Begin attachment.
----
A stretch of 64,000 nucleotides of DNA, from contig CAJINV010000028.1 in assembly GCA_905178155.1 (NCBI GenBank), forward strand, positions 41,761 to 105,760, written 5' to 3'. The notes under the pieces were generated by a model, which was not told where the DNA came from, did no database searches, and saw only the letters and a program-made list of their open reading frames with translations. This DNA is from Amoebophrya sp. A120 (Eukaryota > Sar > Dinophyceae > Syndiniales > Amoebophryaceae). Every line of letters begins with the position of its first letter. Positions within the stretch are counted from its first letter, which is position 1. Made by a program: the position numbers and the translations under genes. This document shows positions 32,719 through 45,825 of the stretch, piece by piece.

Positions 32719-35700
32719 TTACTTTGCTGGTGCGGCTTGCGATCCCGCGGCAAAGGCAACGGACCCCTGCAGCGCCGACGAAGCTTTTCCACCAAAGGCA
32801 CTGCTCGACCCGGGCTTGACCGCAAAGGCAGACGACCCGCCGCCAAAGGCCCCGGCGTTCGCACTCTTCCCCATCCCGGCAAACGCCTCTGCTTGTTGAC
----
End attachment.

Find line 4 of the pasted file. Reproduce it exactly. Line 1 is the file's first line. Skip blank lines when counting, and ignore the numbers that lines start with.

32801 CTGCTCGACCCGGGCTTGACCGCAAAGGCAGACGACCCGCCGCCAAAGGCCCCGGCGTTCGCACTCTTCCCCATCCCGGCAAACGCCTCTGCTTGTTGAC